From the drama of creating art to the debauchery of life on tour, rock ’n’ roll provides endless inspiration for movies and television shows. For every film and TV show that tells the story of a band, they’ve got to create that band from scratch, along with that band’s music.

Some movies and shows have done this so well, we wish their fictional bands were real. Bands such as Dethklok, Citizen Dick and The Stains have captured what we love about death metal, grunge and punk so perfectly that we’d listen to them in the same rotation as our favorite actual bands. So, we’ve rounded up 10 of the best for your listening enjoyment.

  • The Lone Rangers

    From: 'Airheads'

    Is it any surprise that a band made up of Brendan Fraser, Adam Sandler and Steve Buscemi would be epic? The trio’s band, The Lone Rangers (uniquely pluralized), is at the center of 1994 movie, Airheads, and while the guys’ unmitigated devotion to heavy metal is enough to root for, the fact that their music is actually pretty sweet makes their takeover of a radio station, holding everyone hostage (with plastic guns) until the DJ plays their song, strangely heroic. It was still a crime, though — here they are rocking out in prison.

  • Dethklok

    From: 'Metalocalypse'

    Dethklok’s melodic death metal might have been so good because it was taken a little more seriously than your average cartoon show band. As the central characters of Adult Swim’s four-season show Metalocalypse, Nathan Explosion, Skwisgaar Skwigelf, Toki Wartooth, William Murderface and Pickles churned out brutal tunes courtesy of their real-life counterparts, Brendon Small, Mike Keneally, Bryan Beller and Gene Hoglan.

    Thanks to these IRL musicians, Dethklok has ventured into nonfictional territory, touring with ...And You Will Know Us by the Trail of Dead, Chimaira, Soilent Green, Mastodon, High on Fire and Converge. They’ve also released three albums. Raise your invisible orange to their song, “The Galaxy.”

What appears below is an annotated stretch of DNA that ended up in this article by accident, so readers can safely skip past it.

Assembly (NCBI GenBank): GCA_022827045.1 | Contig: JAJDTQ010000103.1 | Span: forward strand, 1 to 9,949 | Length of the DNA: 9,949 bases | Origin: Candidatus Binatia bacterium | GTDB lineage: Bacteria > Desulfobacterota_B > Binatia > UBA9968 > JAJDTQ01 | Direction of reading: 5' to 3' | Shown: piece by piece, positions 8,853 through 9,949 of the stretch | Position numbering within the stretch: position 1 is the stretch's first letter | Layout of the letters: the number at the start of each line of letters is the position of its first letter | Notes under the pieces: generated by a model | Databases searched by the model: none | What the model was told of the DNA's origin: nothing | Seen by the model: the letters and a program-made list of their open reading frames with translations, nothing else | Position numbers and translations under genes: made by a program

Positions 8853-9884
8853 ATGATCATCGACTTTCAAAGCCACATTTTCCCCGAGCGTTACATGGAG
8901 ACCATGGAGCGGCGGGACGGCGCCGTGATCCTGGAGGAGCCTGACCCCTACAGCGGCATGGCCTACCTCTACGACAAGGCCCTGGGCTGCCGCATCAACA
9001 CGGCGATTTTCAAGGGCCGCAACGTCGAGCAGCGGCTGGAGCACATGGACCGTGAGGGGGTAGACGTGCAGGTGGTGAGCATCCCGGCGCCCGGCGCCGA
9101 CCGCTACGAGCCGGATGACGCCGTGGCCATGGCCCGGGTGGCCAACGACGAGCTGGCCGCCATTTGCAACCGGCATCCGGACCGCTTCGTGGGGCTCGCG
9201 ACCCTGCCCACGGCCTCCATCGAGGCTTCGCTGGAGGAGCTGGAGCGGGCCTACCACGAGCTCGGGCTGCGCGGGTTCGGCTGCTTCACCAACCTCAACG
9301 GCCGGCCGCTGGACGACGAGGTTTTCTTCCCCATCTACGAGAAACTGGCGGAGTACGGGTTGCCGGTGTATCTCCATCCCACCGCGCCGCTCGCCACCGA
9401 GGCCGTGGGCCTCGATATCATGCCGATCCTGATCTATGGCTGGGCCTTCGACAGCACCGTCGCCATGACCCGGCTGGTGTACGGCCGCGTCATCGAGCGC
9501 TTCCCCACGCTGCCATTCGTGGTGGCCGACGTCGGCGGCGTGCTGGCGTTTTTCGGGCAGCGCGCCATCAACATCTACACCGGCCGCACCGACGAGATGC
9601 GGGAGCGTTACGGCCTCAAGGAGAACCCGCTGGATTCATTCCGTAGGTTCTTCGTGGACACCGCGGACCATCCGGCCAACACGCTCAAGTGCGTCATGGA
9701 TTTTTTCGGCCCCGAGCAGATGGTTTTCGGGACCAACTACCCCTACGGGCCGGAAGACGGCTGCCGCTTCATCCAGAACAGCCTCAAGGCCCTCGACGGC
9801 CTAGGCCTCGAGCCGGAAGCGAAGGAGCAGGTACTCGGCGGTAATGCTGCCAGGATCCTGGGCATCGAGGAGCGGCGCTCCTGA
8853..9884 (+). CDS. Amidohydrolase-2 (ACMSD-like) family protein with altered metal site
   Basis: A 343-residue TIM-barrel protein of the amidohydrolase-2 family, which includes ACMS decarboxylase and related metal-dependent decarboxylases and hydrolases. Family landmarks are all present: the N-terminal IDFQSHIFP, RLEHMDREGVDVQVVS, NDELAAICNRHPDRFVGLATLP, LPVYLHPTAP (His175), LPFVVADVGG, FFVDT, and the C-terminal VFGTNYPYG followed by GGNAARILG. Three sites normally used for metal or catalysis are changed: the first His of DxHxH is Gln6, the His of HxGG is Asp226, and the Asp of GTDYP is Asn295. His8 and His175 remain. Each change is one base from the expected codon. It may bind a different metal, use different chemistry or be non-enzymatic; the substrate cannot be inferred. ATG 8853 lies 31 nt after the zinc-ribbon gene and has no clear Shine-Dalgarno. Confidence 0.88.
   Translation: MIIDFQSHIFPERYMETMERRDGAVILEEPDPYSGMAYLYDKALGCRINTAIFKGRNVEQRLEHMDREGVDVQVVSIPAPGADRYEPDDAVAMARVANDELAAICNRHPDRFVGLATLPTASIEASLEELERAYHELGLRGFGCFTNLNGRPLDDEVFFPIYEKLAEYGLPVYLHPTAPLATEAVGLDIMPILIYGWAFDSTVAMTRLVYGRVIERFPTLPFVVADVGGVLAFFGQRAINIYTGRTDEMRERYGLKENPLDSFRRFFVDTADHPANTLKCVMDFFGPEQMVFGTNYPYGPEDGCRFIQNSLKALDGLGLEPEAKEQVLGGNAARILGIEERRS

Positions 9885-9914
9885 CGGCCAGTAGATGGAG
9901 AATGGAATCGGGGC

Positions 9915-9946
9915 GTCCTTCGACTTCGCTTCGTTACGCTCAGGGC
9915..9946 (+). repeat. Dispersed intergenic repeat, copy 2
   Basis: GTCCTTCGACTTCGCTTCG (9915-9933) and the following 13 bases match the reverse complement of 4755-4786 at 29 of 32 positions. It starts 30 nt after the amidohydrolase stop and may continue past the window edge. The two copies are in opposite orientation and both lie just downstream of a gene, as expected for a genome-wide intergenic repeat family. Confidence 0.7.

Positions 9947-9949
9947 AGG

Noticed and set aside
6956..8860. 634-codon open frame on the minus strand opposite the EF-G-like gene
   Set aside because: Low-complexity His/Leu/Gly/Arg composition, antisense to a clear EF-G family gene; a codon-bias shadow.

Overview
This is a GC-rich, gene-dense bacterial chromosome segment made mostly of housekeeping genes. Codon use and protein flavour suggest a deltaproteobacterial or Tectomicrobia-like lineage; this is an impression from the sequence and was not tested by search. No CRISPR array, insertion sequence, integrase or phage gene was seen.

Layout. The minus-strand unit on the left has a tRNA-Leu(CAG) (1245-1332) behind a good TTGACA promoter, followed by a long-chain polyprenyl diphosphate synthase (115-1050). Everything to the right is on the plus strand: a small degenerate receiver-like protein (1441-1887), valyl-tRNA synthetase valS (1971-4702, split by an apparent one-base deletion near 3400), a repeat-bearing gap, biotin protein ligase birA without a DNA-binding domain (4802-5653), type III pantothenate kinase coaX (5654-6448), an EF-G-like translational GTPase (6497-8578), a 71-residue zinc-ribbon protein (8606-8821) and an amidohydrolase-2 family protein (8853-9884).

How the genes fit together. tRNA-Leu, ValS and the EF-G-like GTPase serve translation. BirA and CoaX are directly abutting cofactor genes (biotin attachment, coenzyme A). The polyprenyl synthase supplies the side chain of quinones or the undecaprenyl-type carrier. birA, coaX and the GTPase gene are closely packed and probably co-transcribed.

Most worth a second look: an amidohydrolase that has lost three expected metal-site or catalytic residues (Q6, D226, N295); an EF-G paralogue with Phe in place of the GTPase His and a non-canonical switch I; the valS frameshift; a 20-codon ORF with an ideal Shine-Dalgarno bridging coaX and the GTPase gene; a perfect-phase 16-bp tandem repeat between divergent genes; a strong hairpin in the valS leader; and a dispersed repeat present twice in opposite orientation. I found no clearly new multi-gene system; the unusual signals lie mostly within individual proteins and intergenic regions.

• Steel Dragon

    From: 'Rock Star'

    The band from 2001’s Rock Star, Steel Dragon, is known as the only thing that the famously cheesy movie got right. Sure, the film really went to town with every rock ’n’ roll cliche, but Steel Dragon’s music was hard-driving and anthemic.

    Considering Rock Star's story was inspired by that of Tim “Ripper” Owens, who replaced Rob Halford after being discovered in a Judas Priest tribute band, it was pretty essential for the film’s creators to make the music good.

    It certainly helped that Mark Wahlberg’s lead singer, Izzy, (based on Ripper) and Dominic West’s guitarist, Kirk, were joined by actual musicians: Jeff Pilson from Dio and Dokken, Jason Bonham and Zakk Wylde.

  • Wyld Stallyns

    From: 'Bill and Ted's Excellent Adventure' + 'Bill and Ted's Bogus Journey'

    It takes Bill (Alex Winter) and Ted (Keanu Reeves) the span of two movies to actually get their band, Wyld Stallyns, rocking on stage, and it’s worth the wait. In fact (well, okay, a fact in the fictional world of the movie), Wyld Stallyns are so awe-inspiring that by the year 2688, the world is a utopia built on the band’s music.

    Back in 1988, though, when Bill & Ted’s Excellent Adventure takes place, the rockin’ high school students have to do some time traveling to pass a history class to be allowed to keep playing in the band. The payoff comes at the end of the sequel, Bill & Ted’s Bogus Journey, when Wyld Stallyns shred for their adoring fans.

  • The Stains

    From: 'Ladies and Gentlemen, The Fabulous Stains'

    Thanks to a less than successful run of early screenings, 1982’s Ladies and Gentlemen, The Fabulous Stains didn’t get a theatrical release and hasn’t been seen by many people. The band its story focuses on, though, The Stains, are so important that they’ve been credited with bolstering a link between punk and riot grrl.

    Starring Diane Lane and Laura Dern, this film finds three young girls doing exactly what got punk started in the first place: lashing out against society, politics and conformity and using their voices to fight for what they believed in, garnering fans along the way even though they didn’t quite master their musical instruments.